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Seeing investment opportunities in post-war Liberia and Sierra Leone

Small businesses are said to be the backbone of most economies, but in post-conflict economies which have endured decades of war, the role of small and medium enterprises (SMEs) is even greater in job creation, providing essential services and rebuilding the nation’s economy.

Most businesses face difficulties accessing financing from banks because of lack of collateral. Established in 2010, the West Africa Venture Fund (WAVF) is investing in high-growth SMEs in Liberia and Sierra Leone to help kick-start the private sector.

Liberia went through two civil wars – from 1989-1996 and 1999-2003 – which left the nation of 4.2m people devastated. Neighbouring Sierra Leone also endured a decade-long ruinous civil war from 1991-2002.

Fred Balogun, country manager for the WAVF in Liberia, told How we made it in Africa the fund hopes to “stimulate the economy” of post-war emerging countries in West Africa.

The World Bank’s private sector lending arm, the International Finance Corporation (IFC), is the anchor investor of the US$40m fund. The private equity fund intends to invest in at least 40 SMEs in Liberia and Sierra Leone with a target of 25%-30% on returns. The WAVF’s average deal size is $100,000-$500,000.

“We invest in all types of businesses apart from mining, oil pump and logging. We [avoid] logging because it degrades the environment and mining because it is part of the things that caused war in those countries,” says Balogun. “We have over 28 businesses approved of which we have disbursed a total of $8m to 19 SMEs in Sierra Leone and Liberia.”

Balogun says the fund has been successful so far and great benefits are being realised in local communities. In Liberia, for instance, the fund has worked with a bakery and a modern slaughter company which provide essential foodstuffs that would otherwise have to be imported. Other businesses focus on IT, logistics and “a modern printing press in Liberia”.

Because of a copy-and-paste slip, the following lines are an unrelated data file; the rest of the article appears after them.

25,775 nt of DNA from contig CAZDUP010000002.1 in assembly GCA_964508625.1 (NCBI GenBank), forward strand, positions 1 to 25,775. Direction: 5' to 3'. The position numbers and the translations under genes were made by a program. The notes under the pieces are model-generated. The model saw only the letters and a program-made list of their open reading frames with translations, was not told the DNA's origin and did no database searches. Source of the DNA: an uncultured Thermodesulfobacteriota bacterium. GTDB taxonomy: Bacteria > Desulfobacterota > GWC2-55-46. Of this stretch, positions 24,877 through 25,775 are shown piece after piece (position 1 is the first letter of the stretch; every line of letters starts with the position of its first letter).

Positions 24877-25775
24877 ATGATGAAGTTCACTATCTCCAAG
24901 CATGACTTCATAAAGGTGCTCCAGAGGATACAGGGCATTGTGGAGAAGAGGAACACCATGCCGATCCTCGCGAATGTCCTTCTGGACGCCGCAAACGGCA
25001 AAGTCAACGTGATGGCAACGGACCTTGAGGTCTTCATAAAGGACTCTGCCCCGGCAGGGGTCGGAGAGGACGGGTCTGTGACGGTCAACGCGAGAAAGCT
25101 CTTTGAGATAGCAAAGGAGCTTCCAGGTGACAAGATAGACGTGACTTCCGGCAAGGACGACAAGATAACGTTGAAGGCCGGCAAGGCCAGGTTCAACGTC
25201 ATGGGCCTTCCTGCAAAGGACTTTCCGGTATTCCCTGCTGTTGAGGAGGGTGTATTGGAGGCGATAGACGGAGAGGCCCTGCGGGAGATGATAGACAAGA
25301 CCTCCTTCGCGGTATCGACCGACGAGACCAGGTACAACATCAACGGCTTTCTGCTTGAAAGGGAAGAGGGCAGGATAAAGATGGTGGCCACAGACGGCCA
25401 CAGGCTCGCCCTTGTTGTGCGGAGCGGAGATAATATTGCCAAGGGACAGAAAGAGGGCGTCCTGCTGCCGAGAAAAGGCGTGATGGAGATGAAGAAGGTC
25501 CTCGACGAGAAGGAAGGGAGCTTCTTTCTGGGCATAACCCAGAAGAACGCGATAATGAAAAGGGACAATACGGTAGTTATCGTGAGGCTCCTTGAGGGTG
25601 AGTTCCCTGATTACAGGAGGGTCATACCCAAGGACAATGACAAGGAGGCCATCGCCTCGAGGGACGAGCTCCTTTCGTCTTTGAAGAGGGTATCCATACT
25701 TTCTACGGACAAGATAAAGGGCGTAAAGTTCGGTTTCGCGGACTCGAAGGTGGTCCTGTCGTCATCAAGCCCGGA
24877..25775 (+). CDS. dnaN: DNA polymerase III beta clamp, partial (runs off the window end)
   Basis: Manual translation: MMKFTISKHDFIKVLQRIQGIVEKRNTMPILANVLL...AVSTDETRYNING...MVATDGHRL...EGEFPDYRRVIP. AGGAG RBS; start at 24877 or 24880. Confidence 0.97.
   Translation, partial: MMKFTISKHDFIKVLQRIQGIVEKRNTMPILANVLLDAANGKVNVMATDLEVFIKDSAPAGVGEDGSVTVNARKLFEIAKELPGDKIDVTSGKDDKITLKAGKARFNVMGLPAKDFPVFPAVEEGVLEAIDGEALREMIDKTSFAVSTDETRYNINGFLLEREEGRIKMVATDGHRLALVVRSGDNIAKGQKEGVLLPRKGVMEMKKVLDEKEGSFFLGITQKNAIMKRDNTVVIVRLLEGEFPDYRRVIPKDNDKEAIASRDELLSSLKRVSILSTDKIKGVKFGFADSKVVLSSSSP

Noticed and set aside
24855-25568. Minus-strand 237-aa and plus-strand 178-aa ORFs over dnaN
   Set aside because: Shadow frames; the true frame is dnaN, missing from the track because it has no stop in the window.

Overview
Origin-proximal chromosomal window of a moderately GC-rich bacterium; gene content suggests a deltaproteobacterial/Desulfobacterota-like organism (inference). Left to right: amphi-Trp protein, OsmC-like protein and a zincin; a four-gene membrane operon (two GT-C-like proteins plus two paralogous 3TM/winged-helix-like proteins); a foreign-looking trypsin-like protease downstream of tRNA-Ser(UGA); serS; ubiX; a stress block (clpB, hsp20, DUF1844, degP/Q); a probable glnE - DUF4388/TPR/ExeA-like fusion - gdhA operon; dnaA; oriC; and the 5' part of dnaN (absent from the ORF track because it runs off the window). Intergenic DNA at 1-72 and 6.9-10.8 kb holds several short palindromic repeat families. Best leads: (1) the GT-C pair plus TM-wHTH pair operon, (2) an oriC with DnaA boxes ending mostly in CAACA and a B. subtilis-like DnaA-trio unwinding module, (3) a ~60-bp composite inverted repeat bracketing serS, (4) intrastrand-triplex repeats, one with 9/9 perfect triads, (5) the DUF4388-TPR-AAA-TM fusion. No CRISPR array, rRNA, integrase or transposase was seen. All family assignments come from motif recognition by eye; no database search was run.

In Sierra Leone the fund has invested in a poultry business which is “providing over 40,000 day-old chicks to over 200 farmers” and a water company which controls 40% of the market, as well as a rice processing company.

“Conventional banks would not lend [to these companies] without collateral. These people might not have collateral but they play a key role in expanding the economy. The IFC wanted to use this fund to stimulate the economy.”

The WAVF offers capital, business support and technical assistance and ensures that its investees have internal controls, robust IT systems, good management teams and proper corporate governance.

“By the time we [exit] the company should able to stand on its own.”

One of the challenges the WAVF has faced in Liberia is poor record keeping among its investees, a culture it is trying to cultivate.

“They are [also] averse to equity. They would prefer to be given a loan and manage the company on their own. They find it very difficult to separate the company from themselves. Typically an African person believes in being the sole owner of their company. They say ‘my company’. These big multinationals were started by one person but they opened up to other investors and advisors. If they had insisted on holding on to it the companies would have died with the founders.”

Balogun says the WAVF needs more funds to invest in more businesses and expand to neighbouring countries.

“Another challenge we face is access to manpower. You know there was war for about 14 years [and] a whole generation… [has] no education. That is a major problem we are facing. To be able to even get a chief operating officer… is difficult.”

Good returns in Liberia

Despite these challenges, Balogun says there are “great opportunities” in Liberia for foreign investors.

“When they come they will be able to surmount… the challenges gradually. There are lots of opportunities. Most of the food that is eaten there is imported. The country is import dependent and there is opportunity for those who want to produce locally. Investors who come will make good returns.”

Balogun says foreign investors moving into Liberia should have targets and map out a clear strategy to accomplish their goals.

“It is better that before you invest you should come and scan the environment [and] do your preliminary due diligence,” he says. “You have to invest and wait patiently for the returns.”

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